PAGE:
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Allied Arts Guild is a Ghost Town

Original post made by Avid Gardner on Jun 6, 2007

Last week my girlfriends and I visited the Allied Arts Guild. It was like walking through a ghost town. The only thing missing was tumbleweeds blowing through the deserted gardens and breezeways. The gardens were neglected, with untrimmed hedges, dead leaves on plants, dead blossoms on flowers, and poorly maintained paths and walkways. The few shops on the property were virtually empty, with no customers and limited displays of goods. The restaurant was closed and locked and tables and chairs were scattered about inside. Many shops were boarded up or empty, and part of the back of the property was falling into the creek. There was a look of decay that was unexpected in a property that has just undergone a multi-million dollar restoration. Those clerks we spoke with said that few daily visitors has been the norm since the restaurant closed, and many are questioning how long they can (or want to) survive in the deserted facility.

We hadn't been aware of the recent events at the Guild and one of the clerks referred us to the Almanac's web site for more information. After reading the Town Forum entries, I'm amazed! How can the auxiliary that owns the property let this happen! I realize that maintaining the grounds costs money, but if the roses, flowers and shrubs die, what is there to draw visitors to the property?

I hope that those members of the Allied Arts Auxiliary who can see that there are grave problems move quickly to fix them. The gardens won't survive with this kind of neglect, and neither will the retail tenants. If and when the facility closes, which appears inevitable according to postings on this web site, we'll all miss the wonderful gardens and delightful shops we've known and loved for years, and we'll wish that the Allied Arts Auxiliary had taken better care of the Menlo Park community's artistic legacy.

Comments (8)

Posted by It's Inevitable, a resident of Menlo Park: Allied Arts/Stanford Park
on Jun 6, 2007 at 4:31 pm

No point in fighting it, neighbors -- we need The O'Brien Group or Summerhill Homes to step up to the plate with a proposal for high density housing at the (soon-to-be-former) Allied Arts site, before it becomes the blight that the Derry property is now. I can almost hear the construction din from across El Camino in the Linfield Oaks neighborhood, and I suppose it's our turn to bow down before the inexorable march of Infill Development. Progress, clean underpants or no!


Posted by Tim Johnston, a resident of Menlo Park: Allied Arts/Stanford Park
on Jun 6, 2007 at 8:07 pm

As a lifelong resident of the Allied Arts neighberhood and an avid gardner I find this extremely distressing. I would GLADLY volunteer my time to assist in maintaining the grounds of this treasure!


Posted by Tim Johnston, a resident of Menlo Park: Allied Arts/Stanford Park
on Jun 6, 2007 at 8:26 pm

NO WAY re: high density housing on the Allied Arts site! It is not inevitable and will not happen. I will neither bow down nor bend over and let that site be developed. Inexorable march...? I think not!


Posted by Joanna, a resident of Menlo Park: Downtown
on Jun 7, 2007 at 7:23 am

What is the Allied Arts Guild?? (seriously)


Posted by Andrea Gemmet, Almanac staff writer
on Jun 7, 2007 at 11:52 am

Andrea Gemmet is a registered user.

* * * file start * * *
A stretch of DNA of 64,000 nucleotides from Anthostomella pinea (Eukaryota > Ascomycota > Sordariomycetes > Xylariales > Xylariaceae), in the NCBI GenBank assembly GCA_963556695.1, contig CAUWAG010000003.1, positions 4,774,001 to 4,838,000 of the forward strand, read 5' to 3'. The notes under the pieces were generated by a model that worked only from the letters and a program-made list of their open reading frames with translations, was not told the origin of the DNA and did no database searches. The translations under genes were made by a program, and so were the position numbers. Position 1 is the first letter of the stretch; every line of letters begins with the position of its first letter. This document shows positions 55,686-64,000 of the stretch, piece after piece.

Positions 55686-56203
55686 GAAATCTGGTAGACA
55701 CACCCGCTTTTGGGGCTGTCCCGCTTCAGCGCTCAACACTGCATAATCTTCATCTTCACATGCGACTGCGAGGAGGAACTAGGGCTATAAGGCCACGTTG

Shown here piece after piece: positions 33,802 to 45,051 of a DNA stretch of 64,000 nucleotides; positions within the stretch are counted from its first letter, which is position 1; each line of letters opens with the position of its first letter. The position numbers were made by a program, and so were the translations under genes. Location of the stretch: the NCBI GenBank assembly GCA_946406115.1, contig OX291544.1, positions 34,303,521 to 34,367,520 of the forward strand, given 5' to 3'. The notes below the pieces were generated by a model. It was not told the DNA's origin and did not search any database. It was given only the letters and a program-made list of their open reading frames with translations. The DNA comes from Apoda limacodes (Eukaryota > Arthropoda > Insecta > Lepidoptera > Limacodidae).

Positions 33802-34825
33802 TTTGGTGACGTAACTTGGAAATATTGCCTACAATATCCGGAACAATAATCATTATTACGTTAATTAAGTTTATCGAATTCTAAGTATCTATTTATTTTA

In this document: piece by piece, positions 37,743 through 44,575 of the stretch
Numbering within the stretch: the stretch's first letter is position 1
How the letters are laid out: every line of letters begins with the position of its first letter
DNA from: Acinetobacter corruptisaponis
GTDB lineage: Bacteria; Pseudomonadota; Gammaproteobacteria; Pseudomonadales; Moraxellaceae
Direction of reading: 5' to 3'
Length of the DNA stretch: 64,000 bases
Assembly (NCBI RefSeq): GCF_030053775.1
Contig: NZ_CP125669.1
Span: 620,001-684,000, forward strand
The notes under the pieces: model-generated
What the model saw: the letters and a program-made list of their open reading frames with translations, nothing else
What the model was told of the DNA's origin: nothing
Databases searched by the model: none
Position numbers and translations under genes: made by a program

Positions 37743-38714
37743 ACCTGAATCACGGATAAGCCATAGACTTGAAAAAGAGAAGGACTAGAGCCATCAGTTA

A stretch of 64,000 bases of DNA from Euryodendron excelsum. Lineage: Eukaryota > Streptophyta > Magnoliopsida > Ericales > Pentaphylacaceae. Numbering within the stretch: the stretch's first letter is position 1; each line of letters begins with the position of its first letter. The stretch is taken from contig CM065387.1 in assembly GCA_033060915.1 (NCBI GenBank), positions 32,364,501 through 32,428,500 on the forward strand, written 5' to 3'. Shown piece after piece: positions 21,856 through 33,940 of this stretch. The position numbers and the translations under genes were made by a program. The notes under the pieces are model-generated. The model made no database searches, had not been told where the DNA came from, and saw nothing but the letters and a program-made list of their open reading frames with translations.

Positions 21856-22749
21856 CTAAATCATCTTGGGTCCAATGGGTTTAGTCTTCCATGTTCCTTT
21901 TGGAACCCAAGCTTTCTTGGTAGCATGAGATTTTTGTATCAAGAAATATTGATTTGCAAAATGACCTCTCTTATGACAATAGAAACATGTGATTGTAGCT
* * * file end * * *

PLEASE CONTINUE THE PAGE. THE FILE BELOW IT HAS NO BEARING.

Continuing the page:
Joanna: This Almanac story gives a good overview of the Allied Arts Guild.
Web Link


Posted by It could happen to you, a resident of Menlo Park: Linfield Oaks
on Jun 8, 2007 at 2:15 pm

Sad as it sounds to longtime residents, Allied Arts could clearly catch the last wave of the dense housing development frenzy. In many ways, it's far better suited than Linfield Oaks to infill: the site is surrounded by single family homes.

We did just about everything we could to stop the development in Linfield Oaks, and delayed it for four years. This council will not approve infill in Allied Arts, but just wait until 2008, when Boyle brings in two buddies to take the places of Kelly and Andy ("look at El Camino--they've done nothing!") and the new "progressive" council gives Summerhill the thumbs up.

It may not be inevitable, but it could easily happen. The fact that the owners/property amangers are letting it deteriorate is a major clue. Wait a few months and you'll hear people whining that operating shops and a restaurant in a residential area just doesn't pencil out anymore, and it's time to amend the general plan and rezone.


Posted by Katie Angioletti, a resident of Menlo Park: Allied Arts/Stanford Park
on Jun 8, 2007 at 5:01 pm

Well -- what are we going to do about it. If you have truly constructive advice, please send it along. Either on this site or to my email: katieangioletti@hotmail.com

Jesse Cool would have been an invigorating tenant -- I, for one, was looking forward to strolling down the street for a latte or pastry. Some neighbors still seem to worry about Allied Arts overuse and fail to realize that its underuse will lead to the property's sale.

Please let me know if you are a neighbor and are interested in getting the Allied Arts Guild back on its feet.


Posted by Katie Angioletti, a resident of Menlo Park: Allied Arts/Stanford Park
on Jun 8, 2007 at 5:02 pm

Well -- what are we going to do about it. If you have truly constructive advice, please send it along. Either on this site or to my email: katieangioletti@hotmail.com

Jesse Cool would have been an invigorating tenant -- I, for one, was looking forward to strolling down the street for a latte or pastry. Some neighbors still seem to worry about Allied Arts overuse and fail to realize that its underuse will lead to the property's sale.

Please let me know if you are a neighbor and are interested in getting the Allied Arts Guild back on its feet.


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